Kate Swann, the chief executive of WH Smith, who is credited with turning around the once struggling retailer, is set to take home a £4m bonus this year after hitting a number of performance targets.
The award comes as the 218-year old group said it would beat analysts' full-year expectations with pre-tax profits of £89m. Smith's also announced that it would lift its full-year dividend by 18 per cent.
Ms Swann's bumper pay award is a reward for a wholesale turnaround of the company, which was a high street laggard when she took over in 2003. The bonus, under a long-term incentive plan, comes four years after Ms Swann was paid £3m for hitting earlier performance targets.
Key to her success has been to scale back dramatically WH Smith's entertainment offering, eschewing DVDs and video games in favour of newspapers, magazines and books. And although yesterday's preliminary results showed that overall sales were down over the last 12 months, the company reported an increase in the gross margin.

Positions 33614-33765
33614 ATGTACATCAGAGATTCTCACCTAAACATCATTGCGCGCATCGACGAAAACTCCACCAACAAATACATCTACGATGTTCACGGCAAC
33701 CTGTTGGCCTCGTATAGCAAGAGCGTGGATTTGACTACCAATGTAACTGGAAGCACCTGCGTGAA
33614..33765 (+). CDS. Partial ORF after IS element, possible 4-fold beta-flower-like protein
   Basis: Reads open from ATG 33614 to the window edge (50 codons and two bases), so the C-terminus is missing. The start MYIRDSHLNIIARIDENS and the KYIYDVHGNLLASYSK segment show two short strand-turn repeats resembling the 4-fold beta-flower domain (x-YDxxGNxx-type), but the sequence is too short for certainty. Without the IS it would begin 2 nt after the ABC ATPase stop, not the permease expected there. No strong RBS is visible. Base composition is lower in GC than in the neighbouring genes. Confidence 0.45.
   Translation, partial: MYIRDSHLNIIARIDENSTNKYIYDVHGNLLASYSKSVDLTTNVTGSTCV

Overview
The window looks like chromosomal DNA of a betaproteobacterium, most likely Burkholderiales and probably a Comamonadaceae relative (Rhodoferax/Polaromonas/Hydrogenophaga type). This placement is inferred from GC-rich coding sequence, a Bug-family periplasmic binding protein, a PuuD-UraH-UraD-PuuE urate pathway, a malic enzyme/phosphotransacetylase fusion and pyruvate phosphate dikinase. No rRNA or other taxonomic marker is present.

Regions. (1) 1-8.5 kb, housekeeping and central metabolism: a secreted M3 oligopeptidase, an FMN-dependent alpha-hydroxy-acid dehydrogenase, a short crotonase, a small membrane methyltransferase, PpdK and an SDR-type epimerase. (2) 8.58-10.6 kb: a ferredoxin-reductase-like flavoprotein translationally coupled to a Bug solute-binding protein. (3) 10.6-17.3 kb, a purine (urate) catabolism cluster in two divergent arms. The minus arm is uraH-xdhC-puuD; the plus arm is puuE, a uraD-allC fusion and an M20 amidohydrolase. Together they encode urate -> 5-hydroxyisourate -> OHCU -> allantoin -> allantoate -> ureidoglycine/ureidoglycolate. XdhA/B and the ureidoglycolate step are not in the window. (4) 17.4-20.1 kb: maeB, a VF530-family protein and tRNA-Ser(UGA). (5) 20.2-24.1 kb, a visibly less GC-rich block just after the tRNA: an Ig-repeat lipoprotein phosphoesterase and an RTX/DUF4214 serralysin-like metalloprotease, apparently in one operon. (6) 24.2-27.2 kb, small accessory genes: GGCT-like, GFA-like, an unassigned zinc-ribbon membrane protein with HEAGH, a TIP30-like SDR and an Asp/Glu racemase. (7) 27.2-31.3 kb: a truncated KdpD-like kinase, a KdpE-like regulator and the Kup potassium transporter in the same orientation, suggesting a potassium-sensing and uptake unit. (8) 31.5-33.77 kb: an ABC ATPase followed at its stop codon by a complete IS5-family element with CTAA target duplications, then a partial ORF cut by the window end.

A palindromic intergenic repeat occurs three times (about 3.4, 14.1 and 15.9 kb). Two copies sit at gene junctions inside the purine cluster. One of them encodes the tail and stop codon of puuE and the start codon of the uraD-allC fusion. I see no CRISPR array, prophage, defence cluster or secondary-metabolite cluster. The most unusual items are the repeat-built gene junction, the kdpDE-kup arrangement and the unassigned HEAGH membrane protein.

Ms Swann declared herself pleased with the performance of the company's two main divisions, its high street shops and its travel business, which serves railway stations and airports. She added that although next week's austerity measures, to be detailed by the Chancellor on Wednesday, were a concern, "relative to other retailers our average transaction value is pretty low at around £5, so we are less affected during a downturn or tougher economic times".
Ms Swann's strategy of ditching WH Smith's entertainment business can be lauded when considering the fate of Woolworths and Zavvi, which both disappeared from the high street during the height of the financial crisis, but she admits that the company is still to finalise its strategy for dealing with the growing market for ebooks. None the less, WH Smith has launched an ebook app for Apple's iPad and has penned a deal with Dixons to be the default online seller of ebooks where possible on products it sells. It has also teamed up with Samsung to promote its Slide e-reader.